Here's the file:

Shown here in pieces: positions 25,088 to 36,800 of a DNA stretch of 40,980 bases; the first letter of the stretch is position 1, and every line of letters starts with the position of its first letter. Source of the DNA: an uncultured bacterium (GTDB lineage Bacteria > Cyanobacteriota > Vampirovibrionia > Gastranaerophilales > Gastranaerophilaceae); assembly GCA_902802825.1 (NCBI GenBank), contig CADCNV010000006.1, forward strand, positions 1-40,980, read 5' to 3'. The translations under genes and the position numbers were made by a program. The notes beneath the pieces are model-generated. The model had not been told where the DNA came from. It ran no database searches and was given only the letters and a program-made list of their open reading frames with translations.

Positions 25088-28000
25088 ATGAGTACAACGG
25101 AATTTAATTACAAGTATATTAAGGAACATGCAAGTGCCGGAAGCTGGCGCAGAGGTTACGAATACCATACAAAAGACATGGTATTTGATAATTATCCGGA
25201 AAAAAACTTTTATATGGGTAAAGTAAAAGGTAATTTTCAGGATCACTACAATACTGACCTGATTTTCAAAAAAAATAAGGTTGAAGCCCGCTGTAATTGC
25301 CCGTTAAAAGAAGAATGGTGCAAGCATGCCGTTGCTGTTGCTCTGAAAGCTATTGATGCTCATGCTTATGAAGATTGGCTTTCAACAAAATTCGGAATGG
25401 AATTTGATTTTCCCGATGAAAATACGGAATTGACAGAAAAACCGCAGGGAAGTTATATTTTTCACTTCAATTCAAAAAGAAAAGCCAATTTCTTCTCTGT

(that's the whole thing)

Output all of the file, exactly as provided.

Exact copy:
Shown here in pieces: positions 25,088 to 36,800 of a DNA stretch of 40,980 bases; the first letter of the stretch is position 1, and every line of letters starts with the position of its first letter. Source of the DNA: an uncultured bacterium (GTDB lineage Bacteria > Cyanobacteriota > Vampirovibrionia > Gastranaerophilales > Gastranaerophilaceae); assembly GCA_902802825.1 (NCBI GenBank), contig CADCNV010000006.1, forward strand, positions 1-40,980, read 5' to 3'. The translations under genes and the position numbers were made by a program. The notes beneath the pieces are model-generated. The model had not been told where the DNA came from. It ran no database searches and was given only the letters and a program-made list of their open reading frames with translations.

Positions 25088-28000
25088 ATGAGTACAACGG
25101 AATTTAATTACAAGTATATTAAGGAACATGCAAGTGCCGGAAGCTGGCGCAGAGGTTACGAATACCATACAAAAGACATGGTATTTGATAATTATCCGGA
25201 AAAAAACTTTTATATGGGTAAAGTAAAAGGTAATTTTCAGGATCACTACAATACTGACCTGATTTTCAAAAAAAATAAGGTTGAAGCCCGCTGTAATTGC
25301 CCGTTAAAAGAAGAATGGTGCAAGCATGCCGTTGCTGTTGCTCTGAAAGCTATTGATGCTCATGCTTATGAAGATTGGCTTTCAACAAAATTCGGAATGG
25401 AATTTGATTTTCCCGATGAAAATACGGAATTGACAGAAAAACCGCAGGGAAGTTATATTTTTCACTTCAATTCAAAAAGAAAAGCCAATTTCTTCTCTGT